- Lifts Regulations 2016
- Measuring Container Bottles (EEC Requirements) Regulations 1977
- Measuring Instruments Regulations 2016
- Noise Emission in the Environment by Equipment for use Outdoors Regulations 2001
- Non-automatic Weighing Instruments Regulations 2016
- Pyrotechnic Articles (Safety) Regulations 2015
- Radio Equipment Regulations 2017
- Recreational Craft Regulations 2017
- Regulation (EU) 2016/425 and the Personal Protective Equipment (Enforcement) Regulations 2018
- Simple Pressure Vessels (Safety) Regulations 2016
- Supply of Machinery (Safety) Regulations 2008
- The Pressure Equipment (Safety) Regulations 2016
- The Restriction of the Use of Certain Hazardous Substances in Electrical and Electronic Equipment Regulations 2012
- Toys (Safety) Regulations 2011
How to use the UKCA marking
Where to place the UKCA marking
Legislation is now in force which enables the UKCA marking to be placed on a label affixed to the product or on a document accompanying the product until 11pm on 31 December 2027. This means that as of 1 January 2028, in most cases, you must affix the UKCA marking to the product itself or to the packaging.
In some cases, for example, where the product is too small, the UKCA marking can be affixed to the dataplate, packaging, a label affixed to the product or accompanying documentation. Please consult the sector specific legislation that applies to your products for more information.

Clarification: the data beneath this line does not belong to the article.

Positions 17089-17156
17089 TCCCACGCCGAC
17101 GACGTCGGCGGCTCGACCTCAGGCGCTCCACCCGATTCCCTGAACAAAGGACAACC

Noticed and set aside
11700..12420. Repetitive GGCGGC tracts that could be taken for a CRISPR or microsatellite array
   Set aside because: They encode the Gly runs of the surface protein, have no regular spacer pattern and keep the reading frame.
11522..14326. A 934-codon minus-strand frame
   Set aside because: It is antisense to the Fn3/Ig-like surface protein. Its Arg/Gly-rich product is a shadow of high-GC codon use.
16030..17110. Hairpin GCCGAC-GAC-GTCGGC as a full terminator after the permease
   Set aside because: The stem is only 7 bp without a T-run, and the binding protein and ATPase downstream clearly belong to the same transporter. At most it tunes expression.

The UKCA marking must be clearly visible, legible and indelible when you affix it to the product (or permitted alternatives). There are also rules about the size and dimensions of the UKCA marking (see below).
UKCA markings must only be placed on a product by you as the manufacturer, your authorised representative (where permitted in the relevant legislation), or if you are marketing the products under your name or trademark (for example, where you will take the responsibilities of the manufacturer, including affixing the UKCA marking).
When affixing the UKCA marking, you take full responsibility for conformity with the requirements of the relevant UK legislation.
You must not place any marking, sign or inscription which is likely to mislead any other person as to the meaning or form of the UKCA marking or affix any marking which would impair the visibility, legibility and meaning of the UKCA marking.
The UKCA marking cannot be placed on products unless there is a specific requirement to do so in the legislation.
A product may have additional markings and marks, as long as they:
- fulfil a different function from that of the UKCA marking or other recognised conformity markings (where permitted)
- are not likely to cause confusion with the UKCA marking or other recognised conformity markings (where permitted)
- do not reduce the legibility and visibility of the UKCA marking or other recognised conformity markings (where permitted)
Both the CE and UKCA markings can be placed on a product so long as the relevant (EU or GB respectively) rules are met, neither prevents the other being clearly seen and the requirements of both GB and EU legislation are met.